Classical Painting

Anyone who has taken a course in classical painting can tell you all that you want to know (or don’t want to know) about form, texture, and symbolism.
Lessons in Classical Painting by Juliette Aristides discusses all of these and more. From form to temperature to color to value pattern, it covers most of what painters need to know in order to get started in classical painting.
Though I myself am not a highly experienced painter (my middle-school classes in art hardly count toward classical painting), I recommend this book to those who are curious about the matter.
I received a complimentary copy of this book from Blogging for Books in exchange for my honest review.

Much into Manga?

I’m not one who is into Manga much. My only exposure has been the wonderful Japanese children’s version of the New Testament Manga Messiah. But when it comes to coloring books–even Manga ones–count me in! The detailed drawings of Manga (the little specific twists and turns and flows of fabric) lend themselves well to the coloring book format, and this is exactly the style you will find in the Pop Manga Coloring Book. However, on the flip side, these details can also be intimidating–especially if one is a perfectionist or new to coloring books.
I recommend this book to coloring enthusiasts and Manga enthusiasts of all ages.
I received a complimentary copy of this book from Blogging for Books in exchange for my honest review.

Do Hard Things

Today, I revisit a book that I read years ago. When I was in high school, Alex and Brett Harris shook the Christian teenage world with their first book, Do Hard Things. I clearly remember listening to an audio recording of that book while I finished my math homework and being awed by the stories of young heroes and heroines who seemed undaunted by the measure of strength and perseverance that some tasks took.
Though my reading of this book happened several years ago, I believe that today’s teenagers can benefit just as much from the words of the Harris twins. I recommend this book to them and commend its vision to their hearts.
I received a complimentary copy of this book from Blogging for Books in exchange for my honest review.

Punny

For years, the phrase “That’s so punny!” has annoyed English speakers.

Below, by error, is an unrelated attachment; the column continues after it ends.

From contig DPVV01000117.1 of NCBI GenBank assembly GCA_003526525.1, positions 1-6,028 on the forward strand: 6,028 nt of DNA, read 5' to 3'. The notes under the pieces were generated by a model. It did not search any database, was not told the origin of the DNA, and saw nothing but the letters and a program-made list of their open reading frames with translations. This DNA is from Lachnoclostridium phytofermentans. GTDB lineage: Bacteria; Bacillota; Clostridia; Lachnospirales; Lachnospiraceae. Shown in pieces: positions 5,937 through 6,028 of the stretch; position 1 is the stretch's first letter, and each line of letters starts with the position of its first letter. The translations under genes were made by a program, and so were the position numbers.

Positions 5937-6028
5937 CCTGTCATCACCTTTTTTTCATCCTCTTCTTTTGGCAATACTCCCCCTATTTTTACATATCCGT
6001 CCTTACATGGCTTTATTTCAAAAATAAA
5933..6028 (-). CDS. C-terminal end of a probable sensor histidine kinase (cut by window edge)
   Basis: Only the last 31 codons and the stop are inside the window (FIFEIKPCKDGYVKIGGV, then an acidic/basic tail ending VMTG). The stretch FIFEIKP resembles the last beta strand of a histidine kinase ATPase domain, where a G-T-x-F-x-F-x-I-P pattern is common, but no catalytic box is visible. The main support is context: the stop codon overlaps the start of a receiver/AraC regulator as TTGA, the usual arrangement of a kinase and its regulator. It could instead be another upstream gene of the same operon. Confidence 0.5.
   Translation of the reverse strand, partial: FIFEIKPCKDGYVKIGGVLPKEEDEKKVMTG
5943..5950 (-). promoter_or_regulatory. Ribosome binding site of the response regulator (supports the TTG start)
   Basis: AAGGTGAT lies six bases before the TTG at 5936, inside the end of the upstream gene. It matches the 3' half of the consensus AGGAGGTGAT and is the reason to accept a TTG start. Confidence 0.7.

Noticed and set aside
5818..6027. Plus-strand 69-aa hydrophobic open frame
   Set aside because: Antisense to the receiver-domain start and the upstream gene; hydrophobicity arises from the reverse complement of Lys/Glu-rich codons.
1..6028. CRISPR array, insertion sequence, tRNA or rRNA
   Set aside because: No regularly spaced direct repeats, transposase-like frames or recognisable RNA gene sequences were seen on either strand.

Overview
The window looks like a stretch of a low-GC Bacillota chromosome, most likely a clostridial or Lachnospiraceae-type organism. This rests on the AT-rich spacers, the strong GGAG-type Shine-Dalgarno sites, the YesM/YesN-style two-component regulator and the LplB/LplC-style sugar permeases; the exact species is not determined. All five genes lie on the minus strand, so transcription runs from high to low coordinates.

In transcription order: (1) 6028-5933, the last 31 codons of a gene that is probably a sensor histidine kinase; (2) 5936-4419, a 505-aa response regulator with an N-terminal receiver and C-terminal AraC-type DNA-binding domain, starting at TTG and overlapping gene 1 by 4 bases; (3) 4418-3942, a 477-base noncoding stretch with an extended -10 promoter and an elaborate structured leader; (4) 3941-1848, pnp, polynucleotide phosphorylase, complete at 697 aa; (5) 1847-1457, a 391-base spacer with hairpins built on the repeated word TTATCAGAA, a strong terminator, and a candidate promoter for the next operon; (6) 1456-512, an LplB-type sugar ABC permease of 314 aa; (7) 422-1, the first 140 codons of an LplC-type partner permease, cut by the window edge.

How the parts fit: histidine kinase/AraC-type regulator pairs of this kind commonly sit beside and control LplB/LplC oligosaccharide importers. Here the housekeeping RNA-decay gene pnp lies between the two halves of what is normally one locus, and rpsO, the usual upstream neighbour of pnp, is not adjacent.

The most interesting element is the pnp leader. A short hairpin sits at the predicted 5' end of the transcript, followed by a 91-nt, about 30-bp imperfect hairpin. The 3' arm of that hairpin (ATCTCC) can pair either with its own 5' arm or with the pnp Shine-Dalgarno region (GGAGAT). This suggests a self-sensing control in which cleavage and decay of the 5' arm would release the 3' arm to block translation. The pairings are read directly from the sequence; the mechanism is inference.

But, done rightly, puns can be great–even funny.
Or so the game “Punderdome” seeks to prove. And, by including a group in the pun-making, I think the game has the potential to successfully do it.
I recommend this game for families–especially families with young children (who can be surprisingly great pun-makers sometimes)–and groups of good friends. Because it works best with people who have a high level of trust and vulnerability with each other, I do not recommend it for work get-togethers or get-to-know-you social events.
I received a complimentary copy of this game from Blogging for Books in exchange for my honest review.

Taste and See

John Piper.

Anyone who is familiar with American evangelicalism will recognize that name. And anyone who has heard one of his sermons will agree: If there is one idea to which Piper has dedicated his life, it is that God is infinitely good and that, in enjoying and glorifying Him, we are eternally satisfied.

Piper’s new book Taste and See falls in line with this common thread, urging readers through daily devotional readings to experience and enjoy God.

I have often been challenged and encouraged by Piper’s messages, and I look forward to reading this book over the course of a year. And I am sure that I will recommend it to others…starting with you. 🙂

I received a complimentary copy of this book from Blogging for Books in exchange for my honest review.

Painting

When I was in middle school, a local Christian college offered free art lessons–an opportunity that my family (with 7 little children) gobbled up. And I am sooo glad we did. One skill that I never quite developed during those classes, however, was oil painting. Getting the oils to mix right and dreading large smears of thick oil paint on the canvas were two of my most dreaded parts of painting with this medium.

For anyone wanting to review (or be introduced) to the realm of oil painting, the book Oil Painting Essentials will serve as a
helpful tool. Covering all the basics (as “essentials” would imply), it also provides sample paintings.

I recommend this book for those who are serious about oil painting.

I received a complimentary copy of this book from Blogging for Books in exchange for my honest review.